As the picture shows, if I enable “TOR ALL” and “TOR EXIT” the effect will be on the whole IPFire system (red, green, blue, orange).
I would like to apply the block “TOR ALL” and “TOR EXIT” only for the local IP 10.10.1.248
From the GUI I don’t see that it can be done.
But I strongly suspect that it is possible using iptables rules:
Aware of the serious risks I might take, in order to learn I plan to do all the experiments on a mule IPFire server, which I will then destroy.
The big problem is that I don’t know where to start. I am waiting for suggestions and clues to try this curious experiment (assuming it can be done).
I thank you in advance.
If you execute the iptables-save command, it will output the entire IPTables configuration, which includes all the defined chains. The syntax used in this output closely resembles the syntax used to create new rules.
Upon examining the code for these IP-based blocklists, it appears that they’re all incorporated into the BLOCKLISTIN chain. This particular chain is applied to incoming traffic on the red0 interface.
To modify this configuration in the way you’re suggesting would likely necessitate a significant restructuring of the existing firewall setup.
This is a summary of what I have been learning about IPTables which is really difficult to explain clearly to someone that has no idea of how all this works. With the help of chatGPT 4, I have improved my understanding considerably and here is a synthesis of the relevant part necessary for me to have a low resolution picture of how this works.
Hopefully it will help you understand a little better the topic and help you in finding answer to questions similar to the one of this thread.
Summary of my “conversation” with the AI
Tables: IPTables consists of several tables, each with a specific role in handling network packets. The primary tables are filter, nat, mangle, and raw. Each table contains a set of chains that further categorize how packets are processed.
filter: This is the default table and is used for basic packet filtering. It includes the INPUT, FORWARD, and OUTPUT chains.
nat: This table is primarily used for network address translation (NAT), including port forwarding, masquerading, etc. It includes the PREROUTING, POSTROUTING, and OUTPUT chains.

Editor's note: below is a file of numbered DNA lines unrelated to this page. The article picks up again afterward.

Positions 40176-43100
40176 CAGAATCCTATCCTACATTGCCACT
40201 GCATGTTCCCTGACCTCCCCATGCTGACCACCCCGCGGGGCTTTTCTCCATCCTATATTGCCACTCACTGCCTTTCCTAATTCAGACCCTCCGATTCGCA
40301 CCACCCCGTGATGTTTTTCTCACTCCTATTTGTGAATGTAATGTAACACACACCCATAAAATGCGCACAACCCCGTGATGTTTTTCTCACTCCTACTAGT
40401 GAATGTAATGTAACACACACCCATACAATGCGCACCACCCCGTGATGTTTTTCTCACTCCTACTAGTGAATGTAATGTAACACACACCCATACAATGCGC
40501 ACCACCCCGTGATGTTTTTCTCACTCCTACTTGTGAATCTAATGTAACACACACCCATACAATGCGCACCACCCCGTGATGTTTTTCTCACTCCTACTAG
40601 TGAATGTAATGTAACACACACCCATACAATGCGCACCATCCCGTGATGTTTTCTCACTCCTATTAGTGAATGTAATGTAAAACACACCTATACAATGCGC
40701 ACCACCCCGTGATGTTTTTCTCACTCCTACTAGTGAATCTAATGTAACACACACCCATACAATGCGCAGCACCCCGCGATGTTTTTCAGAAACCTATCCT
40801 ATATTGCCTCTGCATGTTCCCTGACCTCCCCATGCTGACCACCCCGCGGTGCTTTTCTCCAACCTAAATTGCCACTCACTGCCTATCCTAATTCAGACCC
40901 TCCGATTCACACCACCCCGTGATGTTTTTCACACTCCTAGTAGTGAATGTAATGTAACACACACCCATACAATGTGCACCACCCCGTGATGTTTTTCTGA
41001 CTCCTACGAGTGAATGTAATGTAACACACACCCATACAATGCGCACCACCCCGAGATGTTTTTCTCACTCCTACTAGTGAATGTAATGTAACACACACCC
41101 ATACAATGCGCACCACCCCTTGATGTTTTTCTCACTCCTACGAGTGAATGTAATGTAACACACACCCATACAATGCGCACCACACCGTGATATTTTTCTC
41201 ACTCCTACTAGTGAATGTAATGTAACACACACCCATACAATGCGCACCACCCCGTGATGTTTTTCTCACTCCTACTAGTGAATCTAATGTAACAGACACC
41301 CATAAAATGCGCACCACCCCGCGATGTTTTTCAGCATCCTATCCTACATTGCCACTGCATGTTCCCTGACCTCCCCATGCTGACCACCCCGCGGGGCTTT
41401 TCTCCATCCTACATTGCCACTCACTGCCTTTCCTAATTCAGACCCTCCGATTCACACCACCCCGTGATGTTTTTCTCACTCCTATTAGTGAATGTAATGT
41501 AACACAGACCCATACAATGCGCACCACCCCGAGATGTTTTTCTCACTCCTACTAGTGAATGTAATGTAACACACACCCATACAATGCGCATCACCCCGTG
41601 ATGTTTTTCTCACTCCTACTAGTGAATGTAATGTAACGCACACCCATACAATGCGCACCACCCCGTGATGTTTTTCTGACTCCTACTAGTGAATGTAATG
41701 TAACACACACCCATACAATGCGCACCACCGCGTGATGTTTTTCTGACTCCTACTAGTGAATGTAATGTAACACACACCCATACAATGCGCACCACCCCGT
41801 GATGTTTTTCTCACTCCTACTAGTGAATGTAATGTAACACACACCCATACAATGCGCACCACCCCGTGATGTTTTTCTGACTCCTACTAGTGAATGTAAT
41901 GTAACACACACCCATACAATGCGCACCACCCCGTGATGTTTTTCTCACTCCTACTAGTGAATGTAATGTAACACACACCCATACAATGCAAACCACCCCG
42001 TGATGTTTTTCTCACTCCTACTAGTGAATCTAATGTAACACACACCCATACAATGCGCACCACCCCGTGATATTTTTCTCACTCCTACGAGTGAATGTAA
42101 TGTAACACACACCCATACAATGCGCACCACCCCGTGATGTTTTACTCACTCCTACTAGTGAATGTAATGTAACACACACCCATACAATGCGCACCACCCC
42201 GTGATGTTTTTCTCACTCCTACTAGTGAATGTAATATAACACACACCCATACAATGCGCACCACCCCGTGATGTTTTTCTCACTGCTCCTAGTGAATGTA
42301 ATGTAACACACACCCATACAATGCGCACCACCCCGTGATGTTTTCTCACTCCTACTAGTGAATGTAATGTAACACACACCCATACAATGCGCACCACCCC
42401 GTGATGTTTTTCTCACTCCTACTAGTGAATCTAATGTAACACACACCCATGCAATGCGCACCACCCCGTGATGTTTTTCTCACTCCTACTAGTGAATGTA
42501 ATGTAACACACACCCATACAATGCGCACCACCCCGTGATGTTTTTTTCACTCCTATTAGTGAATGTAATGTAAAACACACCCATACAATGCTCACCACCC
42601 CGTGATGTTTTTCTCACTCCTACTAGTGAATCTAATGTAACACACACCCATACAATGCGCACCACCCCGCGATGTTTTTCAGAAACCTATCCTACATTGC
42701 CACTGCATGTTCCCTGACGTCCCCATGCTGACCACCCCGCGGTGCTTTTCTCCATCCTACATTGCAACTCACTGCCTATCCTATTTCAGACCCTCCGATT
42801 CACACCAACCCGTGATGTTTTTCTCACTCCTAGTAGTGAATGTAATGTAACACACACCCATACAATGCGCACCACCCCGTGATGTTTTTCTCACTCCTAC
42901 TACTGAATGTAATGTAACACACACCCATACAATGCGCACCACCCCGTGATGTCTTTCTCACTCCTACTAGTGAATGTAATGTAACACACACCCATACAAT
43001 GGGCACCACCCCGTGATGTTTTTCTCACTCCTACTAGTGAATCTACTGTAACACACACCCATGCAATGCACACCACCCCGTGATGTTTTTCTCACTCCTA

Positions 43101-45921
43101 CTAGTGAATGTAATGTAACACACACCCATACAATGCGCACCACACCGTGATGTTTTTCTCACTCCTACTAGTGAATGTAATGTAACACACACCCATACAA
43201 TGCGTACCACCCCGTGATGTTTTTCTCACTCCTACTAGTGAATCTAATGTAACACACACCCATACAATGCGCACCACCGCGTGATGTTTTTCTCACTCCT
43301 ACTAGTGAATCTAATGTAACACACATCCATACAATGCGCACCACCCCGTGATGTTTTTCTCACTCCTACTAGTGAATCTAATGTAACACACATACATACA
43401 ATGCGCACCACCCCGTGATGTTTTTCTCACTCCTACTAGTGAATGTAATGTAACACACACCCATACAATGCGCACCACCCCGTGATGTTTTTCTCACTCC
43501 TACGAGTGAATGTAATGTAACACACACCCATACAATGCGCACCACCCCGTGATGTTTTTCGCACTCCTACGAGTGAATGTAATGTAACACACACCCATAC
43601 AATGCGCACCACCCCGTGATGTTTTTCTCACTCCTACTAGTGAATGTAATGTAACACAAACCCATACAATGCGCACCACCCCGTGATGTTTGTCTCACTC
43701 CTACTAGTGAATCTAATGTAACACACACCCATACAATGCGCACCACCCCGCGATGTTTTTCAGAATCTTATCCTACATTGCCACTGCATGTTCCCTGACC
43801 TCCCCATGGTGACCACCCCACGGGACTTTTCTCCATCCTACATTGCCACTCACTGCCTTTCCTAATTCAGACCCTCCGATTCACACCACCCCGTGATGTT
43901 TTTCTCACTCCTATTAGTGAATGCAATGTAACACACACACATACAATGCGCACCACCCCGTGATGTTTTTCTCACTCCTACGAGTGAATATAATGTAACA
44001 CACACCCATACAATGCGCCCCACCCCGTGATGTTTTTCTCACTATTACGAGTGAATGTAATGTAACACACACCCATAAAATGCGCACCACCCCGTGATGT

mangle: This table is used for specialized packet alteration, including modification of TOS (Type of Service) and TTL (Time to Live) fields. It includes all five types of chains.
raw: This table provides a mechanism for marking packets to bypass connection tracking using the NOTRACK target. It includes the PREROUTING and OUTPUT chains.
Chains: Chains are collections of rules in a table that define what to do with network packets at different points in the network stack. The five built-in chains in IPTables are PREROUTING, INPUT, FORWARD, OUTPUT, and POSTROUTING. These names reflect the stages in the network stack that the packets pass through. Each table can have its own instance of these chains, acting at the specified stage but for the specific purpose of that table.
The Network Stack and IPTables: The network stack in an operating system is organized in several stages, like receiving a packet (PREROUTING), deciding if it’s for the local system (INPUT), forwarding it elsewhere (FORWARD), altering packets generated by the local system (OUTPUT), and finally, handling packets as they leave the system (POSTROUTING). The chains in IPTables reflect these stages, allowing precise control over how packets are handled at each stage.
Learning More About IPTables: You can learn more about the rules currently in effect on your system by using the iptables-save command. This outputs a comprehensive list of all the current IPTables rules, which you can examine to understand how your system is managing network traffic. By comparing the output before and after changes (e.g., made via the IPFire Web User Interface), you can see exactly what effect those changes have had. This can be a useful tool for learning more about IPTables and the logic of network packet handling.
Remember that it’s important to have a good understanding of IPTables before making changes, as incorrect rules can cause network disruptions or security issues. Always be sure to test changes in a safe environment if you’re unsure.
EDIT: in the WUI at /FIREWALL/IPTABLES you see three of the 4 tables (Filter, Mangles and NAT). Raw is not shown. The drop down menu shows the corresponding chains of the table, and once selected it shows the rules and the matching packets.
I thank you for your answer.
I knew my request could be done, but it’s more complex than I imagined for me having big problems with the terminal.
I just ran iptables-save and saw all the weird stuff that appeared.
To understand those lines well, I’m afraid it will take me years of study (or maybe a few if you study “professionally”).
A few “iptable rules” I think I can create, but not to the point of being able to do a good job about what I wrote in the opening of the topic.
Too complex for me (at least for now). I have too many gaps. In any case, I will resort to iptable for simpler things,
to this thread. Again, thank you.